Résumé : Metal-oxide nanoparticles (NPs) such as copper oxide (CuO) NPs offer promising perspectives for the development of novel agro-chemical formulations of pesticides and fertilizers. However, their potential impact on agro-ecosystem functioning still remains to be investigated. Here, we assessed the impact of CuO-NPs (0.1, 1 and 100 mg/kg dry soil) on soil microbial activities involved in the carbon and nitrogen cycles in five contrasting agricultural soils in a microcosm experiment over 90 days. Additionally, in a pot experiment, we evaluated the influence of plant presence on the toxicity of CuO-NPs on soil microbial activities. CuO-NPs caused significant reductions of the three microbial activities measured (denitrification, nitrification, and soil respiration) at 100 mg/kg dry soil, but the low concentrations (0.1 and 1 mg/kg) had limited effects. We observed that denitrification was the most sensitive microbial activity to CuO-NPs in most soil types, while soil respiration and nitrification were mainly impacted in coarse soils with low organic matter content. Additionally, large decreases in heterotrophic microbial activities were observed in soils planted with wheat, even at 1 mg/kg for soil substrate-induced respiration, indicating that plant presence did not mitigate or compensate CuO-NP toxicity for microorganisms. These two experiments show that CuO-NPs can have detrimental effects on microbial activities in soils with contrasting physicochemical properties and previously exposed to various agricultural practices. Moreover, we observed that the negative effects of CuO-NPs increased over time, indicating that short-term studies (hours, days) may underestimate the risks posed by these contaminants in soils.
    Mots-clés : #5, Agro-ecosystem, Denitrification, Metal-oxide nanomaterials, microbial ecotoxicology, Nitrification, plant-microorganism interactions, Soil respiration, wheat.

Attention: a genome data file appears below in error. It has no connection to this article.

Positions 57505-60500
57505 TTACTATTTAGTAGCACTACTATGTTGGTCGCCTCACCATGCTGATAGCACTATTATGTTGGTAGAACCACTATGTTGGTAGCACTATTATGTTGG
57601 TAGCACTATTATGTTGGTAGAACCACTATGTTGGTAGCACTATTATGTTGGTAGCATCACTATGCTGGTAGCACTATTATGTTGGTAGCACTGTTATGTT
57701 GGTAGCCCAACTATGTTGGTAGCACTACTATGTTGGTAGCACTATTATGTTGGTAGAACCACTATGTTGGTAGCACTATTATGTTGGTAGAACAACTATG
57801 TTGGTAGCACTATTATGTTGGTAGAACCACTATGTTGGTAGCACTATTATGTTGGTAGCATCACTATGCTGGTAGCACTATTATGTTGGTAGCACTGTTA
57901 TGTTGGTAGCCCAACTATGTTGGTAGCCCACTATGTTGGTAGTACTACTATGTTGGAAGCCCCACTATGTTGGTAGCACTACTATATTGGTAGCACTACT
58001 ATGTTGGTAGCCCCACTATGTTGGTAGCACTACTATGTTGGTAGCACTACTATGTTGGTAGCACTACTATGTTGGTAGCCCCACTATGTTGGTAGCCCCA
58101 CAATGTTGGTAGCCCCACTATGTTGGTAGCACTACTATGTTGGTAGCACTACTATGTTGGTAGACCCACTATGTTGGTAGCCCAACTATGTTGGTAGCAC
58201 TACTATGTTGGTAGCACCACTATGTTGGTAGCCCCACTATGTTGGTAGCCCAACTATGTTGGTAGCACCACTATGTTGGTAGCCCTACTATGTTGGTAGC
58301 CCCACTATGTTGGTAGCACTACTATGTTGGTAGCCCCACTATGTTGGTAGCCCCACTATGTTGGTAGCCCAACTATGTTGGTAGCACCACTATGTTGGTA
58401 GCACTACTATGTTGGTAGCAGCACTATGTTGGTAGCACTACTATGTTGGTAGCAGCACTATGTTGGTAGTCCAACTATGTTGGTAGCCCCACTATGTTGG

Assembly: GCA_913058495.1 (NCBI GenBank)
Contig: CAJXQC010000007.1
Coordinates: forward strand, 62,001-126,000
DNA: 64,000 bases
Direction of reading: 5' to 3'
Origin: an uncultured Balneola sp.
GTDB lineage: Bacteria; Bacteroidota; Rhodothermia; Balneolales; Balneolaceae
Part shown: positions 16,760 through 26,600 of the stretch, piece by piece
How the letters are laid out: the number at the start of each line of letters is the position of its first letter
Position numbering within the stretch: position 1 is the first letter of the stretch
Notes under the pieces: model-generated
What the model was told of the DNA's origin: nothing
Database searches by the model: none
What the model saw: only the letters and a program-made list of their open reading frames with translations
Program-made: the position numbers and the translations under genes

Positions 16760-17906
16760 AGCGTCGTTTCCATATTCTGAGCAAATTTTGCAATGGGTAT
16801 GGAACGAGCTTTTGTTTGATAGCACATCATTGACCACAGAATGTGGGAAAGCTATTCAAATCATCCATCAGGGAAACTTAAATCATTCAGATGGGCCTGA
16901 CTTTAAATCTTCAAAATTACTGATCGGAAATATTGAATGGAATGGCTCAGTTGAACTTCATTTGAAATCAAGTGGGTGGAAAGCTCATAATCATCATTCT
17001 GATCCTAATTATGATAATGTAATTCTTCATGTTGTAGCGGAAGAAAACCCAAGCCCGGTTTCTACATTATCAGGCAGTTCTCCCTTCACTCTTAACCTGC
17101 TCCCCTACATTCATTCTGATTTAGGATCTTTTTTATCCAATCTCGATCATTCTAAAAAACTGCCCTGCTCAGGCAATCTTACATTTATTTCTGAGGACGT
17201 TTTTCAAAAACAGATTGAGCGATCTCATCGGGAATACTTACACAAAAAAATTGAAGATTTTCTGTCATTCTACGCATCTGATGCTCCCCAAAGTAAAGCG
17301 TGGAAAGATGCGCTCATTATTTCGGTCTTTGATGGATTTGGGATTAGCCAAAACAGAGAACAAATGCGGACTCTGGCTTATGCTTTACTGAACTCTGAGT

• Srikanthasamy, T., Leloup, J., N'Dri, A.B., Barot, S., Gervaix, J., Koné, A.W., Koffi, K.F., Le Roux, X., Raynaud, X., Lata, J.-C., 2018. Contrasting effects of grasses and trees on microbial N-cycling in an African humid savanna. Soil Biology and Biochemistry 117, 153-163. https://doi.org/10.1016/j.soilbio.2017.11.016
    Résumé : African humid savannas are highly productive ecosystems, despite very low soil fertility, where grasses and trees coexist. Earlier results showed that some perennial grass species are capable of biological nitrification inhibition (BNI) while trees likely influence differently on nitrogen cycling. Here we assessed the impact of the dominant grass and tree species of the Lamto savanna (Ivory Coast) on soil nitrifying and denitrifying enzyme activities (NEA and DEA, respectively) and on the abundances of archaeal and bacterial ammonia oxidizers (AOA and AOB, respectively) and nitrite reducers. This is one of the first studies linking nitrifying and denitrifying activities and the abundances of the involved groups of microorganisms in savanna soils. NEA was 72-times lower under grasses than under trees while AOA and AOB abundances were 34- and 3-times lower. This strongly suggests that all dominant grasses inhibit nitrification while trees stimulate nitrification, and that archaea are probably more involved in nitrification than bacteria in this savanna. While nitrite reducer abundances were similar between locations and dominated by nirS genes, DEA was 9-times lower under grasses than trees, which is likely explained by BNI decreasing nitrate availability under grasses. The nirS dominance could be due to the ferruginous characteristics of these soils as nirS and nirK genes require different metallic co-enzymes (Fe or Cu). Our results show that the coexistence of grasses and trees in this savanna creates a strong heterogeneity in soil nitrogen cycling that must be considered to understand savanna dynamics and functioning. These results will have to be taken into account to predict the feedbacks between climate changes, nitrogen cycling and tree/grass dynamics at a time when savannas face worldwide threats.